Deep Roots

I love going for walks, especially in the woods, even better when there is a meandering stream or creek. I could listen to the sound of the water making it's way over the rocks and around roots and other obstacles for a very long time. I am always fascinated by how trees have attached themselves to the bank, or sometimes even grown in the middle of the stream. These trees are tenacious and determined to exist where they are planted - sometimes that even works out well for the tree. Other times, for a tree that has been rooted for ages suddenly the bank may erode away from around the base; conversely it may become flooded. Certain trees are better adapted for life around water than others, but a tree in or near a river is a study in how earth, water, wind, and sunlight interact and play with each other. 

First of all, a tree that has been rooted in the middle of a stream: you have to wonder how this tree came to be in this spot, surrounded by what must surely be a harsh environment, how can the tree survive? As I look at this tree, buffeted by wind and water, I begin to feel in myself how I can feel like the tree. Without something anchoring me, deep and solid, when the vagaries of life come tumbling along, I could become knocked loose from my perch among the dirt and rocks. On the other hand, that which buffets me also sustains me. As the water flowing by the tree brings punishment and nutrients, events, people, and situations in my life carry both frustrations and enlightenment and goodness.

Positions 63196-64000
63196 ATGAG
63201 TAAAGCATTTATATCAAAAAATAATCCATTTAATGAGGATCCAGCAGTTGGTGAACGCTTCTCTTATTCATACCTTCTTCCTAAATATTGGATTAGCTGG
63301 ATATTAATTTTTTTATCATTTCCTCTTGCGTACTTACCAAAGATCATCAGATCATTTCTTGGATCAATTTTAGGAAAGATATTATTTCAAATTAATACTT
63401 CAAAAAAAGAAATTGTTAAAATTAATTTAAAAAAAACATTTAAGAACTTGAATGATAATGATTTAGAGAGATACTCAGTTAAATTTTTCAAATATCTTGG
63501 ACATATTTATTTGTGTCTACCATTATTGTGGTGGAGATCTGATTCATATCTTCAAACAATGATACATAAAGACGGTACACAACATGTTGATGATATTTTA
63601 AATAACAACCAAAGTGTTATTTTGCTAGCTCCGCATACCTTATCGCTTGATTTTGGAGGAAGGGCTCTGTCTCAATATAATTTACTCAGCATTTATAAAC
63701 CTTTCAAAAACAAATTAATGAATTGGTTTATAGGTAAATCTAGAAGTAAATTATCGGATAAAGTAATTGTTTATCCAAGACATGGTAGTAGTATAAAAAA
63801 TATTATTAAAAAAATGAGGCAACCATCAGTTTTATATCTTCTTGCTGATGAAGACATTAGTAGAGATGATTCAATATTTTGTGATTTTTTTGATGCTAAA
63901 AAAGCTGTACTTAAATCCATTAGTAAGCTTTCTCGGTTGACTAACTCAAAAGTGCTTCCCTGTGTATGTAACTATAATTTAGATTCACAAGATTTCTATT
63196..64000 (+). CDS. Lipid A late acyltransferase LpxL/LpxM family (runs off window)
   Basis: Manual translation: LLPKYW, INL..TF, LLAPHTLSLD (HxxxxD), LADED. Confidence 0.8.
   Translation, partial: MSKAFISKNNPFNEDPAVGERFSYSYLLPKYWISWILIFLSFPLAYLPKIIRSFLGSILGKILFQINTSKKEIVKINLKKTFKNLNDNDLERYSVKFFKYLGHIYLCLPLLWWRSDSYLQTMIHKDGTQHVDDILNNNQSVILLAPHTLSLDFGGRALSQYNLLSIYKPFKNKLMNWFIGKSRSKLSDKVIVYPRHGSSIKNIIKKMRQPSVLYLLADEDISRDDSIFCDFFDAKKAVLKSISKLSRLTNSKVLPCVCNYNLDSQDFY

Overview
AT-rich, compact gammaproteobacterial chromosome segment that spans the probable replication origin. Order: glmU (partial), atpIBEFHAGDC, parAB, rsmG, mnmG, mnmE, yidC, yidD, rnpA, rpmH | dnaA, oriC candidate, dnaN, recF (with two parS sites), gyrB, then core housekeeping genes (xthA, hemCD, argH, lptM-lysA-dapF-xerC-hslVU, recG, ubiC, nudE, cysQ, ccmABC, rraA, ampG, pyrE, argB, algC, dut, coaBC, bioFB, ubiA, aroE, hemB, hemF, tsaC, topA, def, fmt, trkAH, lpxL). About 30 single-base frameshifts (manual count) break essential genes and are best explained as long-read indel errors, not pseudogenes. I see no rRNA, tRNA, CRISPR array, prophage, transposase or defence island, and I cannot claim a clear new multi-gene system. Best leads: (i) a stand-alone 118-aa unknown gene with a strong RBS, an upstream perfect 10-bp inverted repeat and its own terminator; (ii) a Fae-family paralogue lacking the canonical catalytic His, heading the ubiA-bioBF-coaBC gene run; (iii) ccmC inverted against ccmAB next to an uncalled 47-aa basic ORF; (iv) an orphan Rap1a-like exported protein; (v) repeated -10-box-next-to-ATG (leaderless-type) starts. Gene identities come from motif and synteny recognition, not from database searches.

The tree we study on this virtual walk could also be a transplant from another section of riverbank or even from farther away. This tree may have experienced being uprooted at some point in its early life before it was able to cling to the patch of soil it is so firmly attached to now. This is good to remember because it reminds me that I do not always need to keep my mental roots anchored to the same points, but as I am buffeted by life, I can allow myself to release my current bank, flow further down the river, and cling again to mental terra firma. The roots that have sustained me will still be present; I will just have a different perspective. 

Another trait of this tree is the shape of the branches and the canopy of leaves. If the tree battles the wind from one direction predominantly, the tree will be angled to indicate the way the wind blows. The leaves will be fuller around the outside edges and top of the tree, leaving the trunk area barer, less light reaches through the foliage. If the wind should shear off a branch, more branches, with leaves, will spring from the undamaged sections of the tree to bring life and the sun's nourishment to as much of the tree as possible. The tree, anchored deep in the riverbank, is constantly changing, re-shaping, reforming, but it is always undeniably a tree. We see it taking shape, but it is through the power of the hidden processes that the tree survives and thrives.

Sunday Spoiler: the metaphor of the tree comes up in the Jeremiah readings and the imagery of Psalm 1. The blessings and curse mentioned have analogous ties to the Sermon on the Plain reading from Luke. What anchors you?

~Rev. Andrea Joy Holroyd

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